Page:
SEC. 1. The general Assembly shall have no power to pass laws for the emancipation of slaves without the consent of their owners, or without paying their owners, previous to such emancipation, a full equivalent in money for the slaves so emancipated. They shall have no power to prevent emigrants to this State from bringing with them such persons as are deemed slaves by the laws of any of the United States, so long as any person of the same age or description shall be continued in slavery by the laws of this State. They shall pass laws to permit the owners of slaves to emancipate them, saving the rights of creditors, and preventing them from becoming a charge to any county in this commonwealth. They shall have full power to prevent slaves being brought into this State as merchandise. They shall have full power to prevent any slaves being brought into this State, who have been, since the first day of January, one thousand seven hundred and eighty-nine, or may hereafter be, imported into any of the United States, from a foreign country. And they shall have full power to pass such laws as may be necessary to oblige the owners of slaves to treat them with humanity, to provide for them necessary clothing and provision, to abstain from all injuries to them extending to life, or limb, and in case of their neglect or refusal to comply with the directions of such laws, to have such slave or slaves sold for the benefit of their owner or owners.
2. In the prosecution of slaves for felony, no inquest by a grand jury shall be necessary, but the proceedings in
such prosecutions shall be regulated by law: except that the general Assembly shall have no power to deprive them of the privilege of an impartial trial by a petit jury.
SEC. 1. The seat of government shall continue in the town of Frankfort, until it shall be removed by law: Provided, however, that two-thirds of all the members elected to each House of the general Assembly shall concur in the passage of such law.
Mode of Revising the Constitution.
SEC. 1. When experience shall point out the necessity of amending this Constitution, and when a majority of all the members elected to each House of the general Assembly shall, within the first twenty days of their stated annual session, concur in passing a law, specifying the alterations intended to be made, for taking the sense of the good people of this State, as to the necessity and expediency of calling a Convention, it shall be the duty of the several sheriffs, and other returning officers, at the next general election which shall be held for representatives after the passage of such law to open a poll for, and make return to the secretary, for the time being, of the names of all those entitled to vote for representatives, who have voted for calling a Convention; and if thereupon it shall appear that a majority of all the citizens of this State entitled to vote for representatives have voted for a Convention, the general Assembly shall direct that a similar poll shall be opened and taken for the next year; and if thereupon it shall appear that a majority of all the citizens of this State entitled to vote for representatives have voted for a Convention, the general Assembly shall, at their next session, call a Convention, to consist of as many members as there shall be in the House of Representatives, and no more; to be chosen in the same manner and proportion, at the same places, and at the same time, that representatives are, by citizens entitled to vote for representatives; and to meet within three months after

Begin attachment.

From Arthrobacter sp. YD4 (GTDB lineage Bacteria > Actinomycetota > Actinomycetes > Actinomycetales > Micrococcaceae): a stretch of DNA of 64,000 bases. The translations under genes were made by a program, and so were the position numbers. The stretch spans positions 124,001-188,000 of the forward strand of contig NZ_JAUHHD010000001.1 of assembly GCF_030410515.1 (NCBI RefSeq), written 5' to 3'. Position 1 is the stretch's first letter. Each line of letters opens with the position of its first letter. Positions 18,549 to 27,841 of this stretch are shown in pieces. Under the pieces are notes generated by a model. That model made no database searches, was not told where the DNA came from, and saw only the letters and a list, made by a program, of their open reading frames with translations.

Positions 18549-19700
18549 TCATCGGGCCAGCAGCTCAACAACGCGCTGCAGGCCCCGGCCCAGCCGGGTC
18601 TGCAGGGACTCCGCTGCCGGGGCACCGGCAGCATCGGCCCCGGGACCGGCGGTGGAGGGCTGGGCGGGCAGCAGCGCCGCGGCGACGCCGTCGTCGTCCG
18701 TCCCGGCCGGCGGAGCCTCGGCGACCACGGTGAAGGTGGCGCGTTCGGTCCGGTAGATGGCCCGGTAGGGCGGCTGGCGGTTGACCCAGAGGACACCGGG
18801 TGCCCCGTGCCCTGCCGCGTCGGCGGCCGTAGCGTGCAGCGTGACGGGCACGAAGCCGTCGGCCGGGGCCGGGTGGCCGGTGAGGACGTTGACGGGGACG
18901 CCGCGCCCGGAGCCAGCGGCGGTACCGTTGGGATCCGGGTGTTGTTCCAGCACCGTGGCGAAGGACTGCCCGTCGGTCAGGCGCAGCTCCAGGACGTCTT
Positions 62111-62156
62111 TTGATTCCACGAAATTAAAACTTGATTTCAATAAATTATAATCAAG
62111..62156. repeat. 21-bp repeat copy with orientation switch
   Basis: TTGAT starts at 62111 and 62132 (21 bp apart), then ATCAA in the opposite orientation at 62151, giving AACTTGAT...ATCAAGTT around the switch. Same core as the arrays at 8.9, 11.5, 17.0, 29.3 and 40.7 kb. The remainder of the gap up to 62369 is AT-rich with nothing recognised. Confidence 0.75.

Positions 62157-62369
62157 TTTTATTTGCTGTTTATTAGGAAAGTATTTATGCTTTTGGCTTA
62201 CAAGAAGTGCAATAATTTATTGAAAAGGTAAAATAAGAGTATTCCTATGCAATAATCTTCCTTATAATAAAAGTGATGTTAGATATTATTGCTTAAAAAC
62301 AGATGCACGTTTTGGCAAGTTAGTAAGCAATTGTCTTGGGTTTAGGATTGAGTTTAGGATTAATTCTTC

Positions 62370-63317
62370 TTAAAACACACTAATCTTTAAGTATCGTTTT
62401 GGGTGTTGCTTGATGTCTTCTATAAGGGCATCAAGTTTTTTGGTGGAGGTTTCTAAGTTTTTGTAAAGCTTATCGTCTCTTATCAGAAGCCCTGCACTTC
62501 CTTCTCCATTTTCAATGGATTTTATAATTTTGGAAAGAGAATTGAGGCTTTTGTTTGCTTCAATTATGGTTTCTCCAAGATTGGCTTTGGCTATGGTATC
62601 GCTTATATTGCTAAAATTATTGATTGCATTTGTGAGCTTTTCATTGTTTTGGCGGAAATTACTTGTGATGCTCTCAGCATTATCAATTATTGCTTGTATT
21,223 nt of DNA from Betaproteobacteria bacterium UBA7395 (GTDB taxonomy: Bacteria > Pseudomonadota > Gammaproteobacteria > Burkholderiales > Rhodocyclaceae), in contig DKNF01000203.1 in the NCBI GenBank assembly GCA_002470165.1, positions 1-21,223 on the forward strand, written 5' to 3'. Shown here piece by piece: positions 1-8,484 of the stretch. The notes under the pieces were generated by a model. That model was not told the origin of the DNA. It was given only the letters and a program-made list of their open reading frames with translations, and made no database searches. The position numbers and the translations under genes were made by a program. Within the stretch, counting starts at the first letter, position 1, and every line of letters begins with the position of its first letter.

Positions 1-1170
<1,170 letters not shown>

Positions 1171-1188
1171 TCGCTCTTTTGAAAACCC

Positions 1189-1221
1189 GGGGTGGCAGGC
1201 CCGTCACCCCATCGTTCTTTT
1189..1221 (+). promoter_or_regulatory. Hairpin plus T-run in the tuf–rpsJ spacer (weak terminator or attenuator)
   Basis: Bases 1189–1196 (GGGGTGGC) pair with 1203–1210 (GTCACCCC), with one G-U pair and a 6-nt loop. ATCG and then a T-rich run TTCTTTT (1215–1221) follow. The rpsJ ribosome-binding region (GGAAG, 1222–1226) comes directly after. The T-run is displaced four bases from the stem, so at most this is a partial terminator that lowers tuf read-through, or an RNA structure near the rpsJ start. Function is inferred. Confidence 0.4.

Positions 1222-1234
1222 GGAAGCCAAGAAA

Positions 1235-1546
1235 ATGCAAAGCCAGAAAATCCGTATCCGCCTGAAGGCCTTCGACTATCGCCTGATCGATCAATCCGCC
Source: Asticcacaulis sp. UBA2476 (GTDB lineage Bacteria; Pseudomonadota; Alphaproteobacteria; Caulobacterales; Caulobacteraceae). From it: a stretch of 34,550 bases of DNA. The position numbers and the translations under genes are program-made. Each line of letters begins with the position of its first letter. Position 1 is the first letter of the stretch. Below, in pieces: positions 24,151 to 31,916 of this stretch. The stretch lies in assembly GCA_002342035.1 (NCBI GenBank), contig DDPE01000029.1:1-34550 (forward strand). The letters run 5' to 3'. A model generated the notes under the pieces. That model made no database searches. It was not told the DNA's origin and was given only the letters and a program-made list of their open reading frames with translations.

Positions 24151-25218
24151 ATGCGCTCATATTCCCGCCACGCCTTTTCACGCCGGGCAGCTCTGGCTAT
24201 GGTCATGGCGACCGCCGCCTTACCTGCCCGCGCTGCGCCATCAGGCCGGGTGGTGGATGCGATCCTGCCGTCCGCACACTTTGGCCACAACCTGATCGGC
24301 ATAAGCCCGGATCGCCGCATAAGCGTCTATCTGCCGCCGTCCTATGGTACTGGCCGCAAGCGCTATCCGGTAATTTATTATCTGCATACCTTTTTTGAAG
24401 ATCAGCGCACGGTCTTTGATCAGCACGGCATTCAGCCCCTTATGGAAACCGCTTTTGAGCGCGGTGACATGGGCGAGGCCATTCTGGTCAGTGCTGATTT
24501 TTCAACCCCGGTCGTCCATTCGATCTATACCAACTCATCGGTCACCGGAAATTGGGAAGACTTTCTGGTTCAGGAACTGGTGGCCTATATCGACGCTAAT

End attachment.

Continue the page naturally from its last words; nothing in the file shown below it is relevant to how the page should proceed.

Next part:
the said election, for the purpose of re-adopting, amending or changing this Constitution. But if it shall appear, by the vote of either year, as aforesaid, that a majority of all the citizens entitled to vote for representatives did not vote for a Convention, a Convention shall not be called.
That the general, great, and essential principles of lib erty and free government may be recognized and esta blished, we declare:
SEC. 1. That all free men, when they form a social compact, are equal; and that no man or set of men are entitled to exclusive, separate, public emoluments or privileges, from the community, but in consideration of public services.
2. That all power is inherent in the people, and all free governments are founded on their authority, and instituted for their peace, safety and happiness: For the advancement of these ends, they have at all times an unalienable and indefeasible right to alter, reform, or abolish their government, in such manner as they may think proper.
3. That all men have a natural and indefeasible right to worship Almighty God, according to the dictates of their own consciences; that no man shall be compelled to attend, erect, or support any place of worship, or to maintain any ministry against his consent; that no human authority ought, in any case whatever, to control or interfere with the rights of conscience; and that no preference shall ever be given by law to any religious societies or modes of worship.
4. That the civil rights, privileges, or capacities of any citizen shall in no wise be diminished or enlarged on account of his religion.
5. That all elections shall be free and equal.
6. That the ancient mode of trial by jury shall be held sacred, and the right thereof remain inviolate.
7. That printing presses shall be free to every person who undertakes to examine the proceedings of the legislatu re or any branch of government; and no law shall ever be made to restrain the right thereof. The free com